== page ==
The clouds rolled in soon after we arrived, and as is often the case, the mountain was hidden in its own weather system. On the drive back down we stopped off for a hike into some old and steep lava fields.
We drove back to Kamakura through the countryside. There was a lot of traffic and it took many hours, but it was well worth it. (The reason for the traffic was that this was a long weekend, after which Golden Week was to start. During this week many business are closed as are the schools, so it was a national holiday week.)
During a separate trip to the area:
[Diary] Kaz had booked a cabin in the woods near Hakone. We checked in, unloaded our gear, and went for a good long walk down by the lake before the sun set. There were plenty of trees with lots of colorful foliage, especially Japanese maples. It was a good physical workout, so on our return, we went to the hot baths. It was my first time at such a place, so I had to learn the rules. The lady at the counter spoke fluent English with an American accent. (She'd lived in California and New York City.) She gave me a key in a rubber pouch that strapped to my wrist. At the entrance to the change room, I took off my boots and placed them in small shoe locker, taking the key with me. That key I stored in a clothes locker along with all my clothes. I was issued a heavy-duty face washer and a mid-size towel. So naked I got, locked the locker with my first key, and off we went. Although there was a small indoor pool, Kaz said he was going to the outside one. So along I went. The pool was in the shape of a circle with a diameter of 15 feet. Down the middle was a tall wall that divided the men's' and women's' sections. The water was reasonably warm but not too hot and about 2–3 feet deep. A very big wooden roof covered us but the sides were open to the cold evening. Steam rose from the water as we lay back and soaked with hot towels on our heads.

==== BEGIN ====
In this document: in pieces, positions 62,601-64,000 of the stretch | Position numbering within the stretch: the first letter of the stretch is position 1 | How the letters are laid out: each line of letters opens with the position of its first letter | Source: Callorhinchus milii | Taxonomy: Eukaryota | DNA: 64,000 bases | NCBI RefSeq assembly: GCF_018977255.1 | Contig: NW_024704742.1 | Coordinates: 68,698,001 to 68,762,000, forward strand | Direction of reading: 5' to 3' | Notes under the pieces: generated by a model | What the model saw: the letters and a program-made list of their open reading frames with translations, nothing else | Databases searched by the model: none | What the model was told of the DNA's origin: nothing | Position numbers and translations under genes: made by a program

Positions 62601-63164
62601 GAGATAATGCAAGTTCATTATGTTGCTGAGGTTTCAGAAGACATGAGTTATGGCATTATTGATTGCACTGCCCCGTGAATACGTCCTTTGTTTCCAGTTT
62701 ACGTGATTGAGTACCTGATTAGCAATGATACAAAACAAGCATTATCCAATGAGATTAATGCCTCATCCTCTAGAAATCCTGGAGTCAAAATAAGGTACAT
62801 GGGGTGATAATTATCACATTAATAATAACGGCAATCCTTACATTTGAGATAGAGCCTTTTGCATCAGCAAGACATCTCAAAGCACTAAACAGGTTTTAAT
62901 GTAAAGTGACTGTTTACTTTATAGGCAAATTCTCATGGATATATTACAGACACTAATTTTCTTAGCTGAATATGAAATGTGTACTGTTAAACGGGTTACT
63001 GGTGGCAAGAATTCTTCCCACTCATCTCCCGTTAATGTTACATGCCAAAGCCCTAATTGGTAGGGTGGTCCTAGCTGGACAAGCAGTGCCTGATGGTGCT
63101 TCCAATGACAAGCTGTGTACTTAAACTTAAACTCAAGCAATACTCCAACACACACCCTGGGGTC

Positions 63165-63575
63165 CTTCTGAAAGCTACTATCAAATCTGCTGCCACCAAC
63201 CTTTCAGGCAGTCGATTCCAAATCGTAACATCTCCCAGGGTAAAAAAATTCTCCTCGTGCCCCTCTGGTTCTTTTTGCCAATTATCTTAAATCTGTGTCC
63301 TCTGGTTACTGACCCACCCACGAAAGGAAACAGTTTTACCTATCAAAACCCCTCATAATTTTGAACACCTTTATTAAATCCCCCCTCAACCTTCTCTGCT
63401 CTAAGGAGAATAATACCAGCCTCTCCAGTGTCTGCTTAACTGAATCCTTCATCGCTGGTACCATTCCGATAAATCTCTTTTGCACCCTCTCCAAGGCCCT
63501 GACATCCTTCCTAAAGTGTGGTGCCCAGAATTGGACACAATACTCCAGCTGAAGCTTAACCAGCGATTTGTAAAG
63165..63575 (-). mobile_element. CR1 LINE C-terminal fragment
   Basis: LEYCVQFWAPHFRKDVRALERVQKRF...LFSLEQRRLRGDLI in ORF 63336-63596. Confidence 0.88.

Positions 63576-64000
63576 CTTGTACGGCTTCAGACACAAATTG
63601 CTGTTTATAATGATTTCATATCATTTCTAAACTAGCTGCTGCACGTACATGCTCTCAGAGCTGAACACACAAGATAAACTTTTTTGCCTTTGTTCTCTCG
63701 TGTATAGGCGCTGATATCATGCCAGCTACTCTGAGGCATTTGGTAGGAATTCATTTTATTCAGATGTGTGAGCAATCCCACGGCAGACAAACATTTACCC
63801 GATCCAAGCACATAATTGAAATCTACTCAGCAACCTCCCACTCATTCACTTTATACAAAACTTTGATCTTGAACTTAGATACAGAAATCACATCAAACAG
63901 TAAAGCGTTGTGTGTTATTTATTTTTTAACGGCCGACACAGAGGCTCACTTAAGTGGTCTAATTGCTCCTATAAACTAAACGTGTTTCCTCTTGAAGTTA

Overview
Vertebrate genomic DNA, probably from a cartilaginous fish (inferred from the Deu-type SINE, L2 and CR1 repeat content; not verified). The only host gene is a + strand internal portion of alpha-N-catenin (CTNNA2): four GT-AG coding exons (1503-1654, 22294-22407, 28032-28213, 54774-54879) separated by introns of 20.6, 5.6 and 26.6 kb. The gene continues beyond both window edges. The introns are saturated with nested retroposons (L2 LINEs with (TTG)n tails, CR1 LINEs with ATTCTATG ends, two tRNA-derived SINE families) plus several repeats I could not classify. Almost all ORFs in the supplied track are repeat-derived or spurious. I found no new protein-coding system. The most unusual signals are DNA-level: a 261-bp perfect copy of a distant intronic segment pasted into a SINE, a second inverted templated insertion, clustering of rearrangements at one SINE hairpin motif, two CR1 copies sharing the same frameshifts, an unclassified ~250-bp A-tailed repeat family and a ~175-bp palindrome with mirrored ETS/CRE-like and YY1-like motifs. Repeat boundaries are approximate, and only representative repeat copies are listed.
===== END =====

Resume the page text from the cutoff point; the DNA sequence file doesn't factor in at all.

I've had one trip to Japan's northern-most island. I knew almost nothing about that island before I arrived, but soon learned that it was only occupied by the Japanese in the late 1800's. It was the first land the Japanese had that was suitable for broad-acre farming. The US provided help with that, and influenced things in other areas, such as the use of a grid system with numbered and lettered streets, and New England-style red-brick buildings.
[Diary] As I walked outside from the Sapporo main train station, it was a pleasant evening. However, soon it started to drizzle, then rain, then pour. And, for good measure, the wind blew hard, so I had to hold onto my straw hat as well as my luggage. I headed in the general direction of my ryokan (traditional Japanese inn). I asked directions of a young couple along the way, and although their English was minimal, with my very basic Japanese and their street map, we figured out I was off by a block, so I backtracked, arriving at the inn around 10 pm, local time.
The ryokan staff was very happy to see me, dripping wet as I was. I registered and the front desk clerk took my luggage, while a hostess, dressed in full kimono and those wonderful socks with toes, escorted me to my room on the second floor. Inside the main door of my room was the area to leave one's shoes and to change into house slippers. The main room measured 8 tatami (straw) mats in size. There was the usual low tea table, a TV, phone, refrigerator, and the traditional rice paper sliding screens for inner doors and on storage closets. A small, but adequate en-suite bathroom was included, but, of course, that had its own bathroom slippers—one must not wear house slippers in the toilet! The hostess gave me a towel to dry myself. She then took one look at my size, and took the yukata from my closet and replaced it with a much larger one. (A yukata is a light-weight kimono that one wears to bed. It can also be worn around the inn.) An insulated jug of iced water and another of boiling water were provided, along with a delicate piece of cake on a plate. Not being a green tea fan, and needing sugar with my tea, I did make tea, but used the black tea bags and sugar I'd brought from home.
I had a nice hot shower, then changed into my yukata, and got into my futon bed on the floor. Although I travel with my own feather pillow, I did use several Japanese pillows as extra support. They are small and stuffed full of dried rice kernels, which, although hard, can be quite comfortable. Lights out at 10:30 pm local time, more than 24 hours after I'd left my house.
[Diary] … When I went down to breakfast, the hostess welcomed me dressed in her beautiful kimono. After our bowing and pleasantries, she seated me and brought me a traditional Japanese breakfast. That included a tray with a bowl of hot miso soup, a piece of cold cooked fish, a variety of cold, pickled vegetables, the ever-present bowl of warm sticky white rice, and, of course, o-hashi (honorable chopsticks). As usual with food in Japan, it was all arranged like a piece of art, making it a shame to have to eat it.